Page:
We have what amounts to a Bush alumni site ( that will continue to try polishing the Bush legacy.

We even have the petty -- Andy Card lamenting the absence of suit coats in the Oval Office.

Investigation? You bet...without such a thing to establish some semblance of an official history of what was done in the name of Americans, the field is left to the Bush "alumni" to write their own twisted version of its own history and diminish the current administration in the comparison.

Posted by: fjc33 | February 12, 2009 11:40 AM | Report abuse

If you found out there were many mistakes made by a surgeon who operated on you, would you be content to move forward not knowing what was done? So as much as I hate to rehash the past bad deeds of the Bush Administration, meaningful changes cannot be made for the better without accurately knowing what was done. Therefore, they do have to investigate, especially given how secretive and just outright corrupt that administration functioned.

Posted by: Ohwell3 | February 12, 2009 11:43 AM | Report abuse

Hi Dan - I agree with BigTunaTim above. Keep this issue alive. The Bush years *must* be investigated. Only the truth will set the country free.

Posted by: JCinCT | February 12, 2009 11:50 AM | Report abuse

There is no need for an investigation. Ford was right to pardon Nixon and Bush I was right to pardon all the Iran-Contra players. I'm sure this was just an over-eager president who wanted to do everything he could to protect the American people. Now that we have a new president, I'm sure things like this will never happen again. We would waste too much time and money digging into the past when right now we need to concentrate on the present and the future. Anyway, if someone was hurt by Bush's interrogation methods then it was God's will all along. Remember, nothing happens that is not God's will, right? Right?

Posted by: davidbn27 | February 12, 2009 1:33 PM | Report abuse

lol @ davidbn27... you had me going there for a minute!

Posted by: BigTunaTim | February 12, 2009 3:04 PM | Report abuse

Not that I like it, but I'd wager — when they met privately — there was an agreement between George Bush and Barack Obama: Bush would not pardon those who had done his bidding, and Obama would not investigate high crimes and misdemeanors of the Bush administration.

Posted by: tperry1 | February 12, 2009 3:25 PM | Report abuse

Obama's ambiguity on the need to investigate and prosecute the war crimes of the prior Administration is deeply troubling, particularly in light of (1) his recent adoption of Chimpy's outrageous "state secrets" argument in the 9th Circuit (i.e. arguing that kidnapped persons' cases must be dismissed merely because gov't lawyers say case would disclose unpleasant facts) and (2) his earlier willingness to support the illegal wiretapping bill. If these actions are a sign of things to come, he is going to very quickly lose his base of supporters. Let's pray there is some good explanation for these actions and that he changes course and really does support transparency, truth, and due process (including the Geneva Conventions). However, from my vantage point, it's looking like Obama might turn out to be nothing more than a well-spoken and educated war criminal and turncoat. That would indeed be a tragedy.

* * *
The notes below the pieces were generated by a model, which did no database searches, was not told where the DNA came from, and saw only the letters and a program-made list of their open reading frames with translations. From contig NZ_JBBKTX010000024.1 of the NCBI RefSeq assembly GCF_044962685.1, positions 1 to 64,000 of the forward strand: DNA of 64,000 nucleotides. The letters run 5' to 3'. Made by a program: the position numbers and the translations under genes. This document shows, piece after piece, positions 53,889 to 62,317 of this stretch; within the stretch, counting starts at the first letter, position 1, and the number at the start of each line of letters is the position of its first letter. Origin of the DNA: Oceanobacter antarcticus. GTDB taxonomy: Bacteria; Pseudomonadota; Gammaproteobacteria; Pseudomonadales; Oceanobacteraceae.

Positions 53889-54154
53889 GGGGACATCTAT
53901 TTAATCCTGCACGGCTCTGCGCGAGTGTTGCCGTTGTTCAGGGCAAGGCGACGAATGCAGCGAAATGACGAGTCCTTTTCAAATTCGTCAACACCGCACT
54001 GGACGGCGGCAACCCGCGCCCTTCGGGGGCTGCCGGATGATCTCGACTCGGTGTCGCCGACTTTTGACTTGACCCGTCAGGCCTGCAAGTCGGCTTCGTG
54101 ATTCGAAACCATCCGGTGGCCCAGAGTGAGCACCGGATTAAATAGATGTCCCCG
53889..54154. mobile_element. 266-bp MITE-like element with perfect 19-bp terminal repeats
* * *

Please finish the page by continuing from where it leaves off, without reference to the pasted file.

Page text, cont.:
Posted by: law1 | February 12, 2009 3:29 PM | Report abuse

It's all Bill Clinton's fault, anyway. Or at least several of the posters in this thread think so....

Posted by: thrh | February 12, 2009 4:55 PM | Report abuse

A lot of people on the web have been commenting about how the big media outlets have been downplaying the fact that 41% of the poll's respondents wanted criminal investigations despite the fact that the media has been continuously pounding the idea that we should just move along and look to the future. As one person said...can you imagine how high that number would be if the media were actually reporting more on what was actually done in our names. Under the circumstances that 41% number is HUGE.

I tried to find a story about the USA/Gallup poll in the Washington Post but the only thing that came up was this Froomkin piece. Evidently the Post doesn't even want to go through the motions of distorting the polls results, they would just prefer to ignore the story altogether.

Posted by: pmorlan1 | February 13, 2009 9:20 AM | Report abuse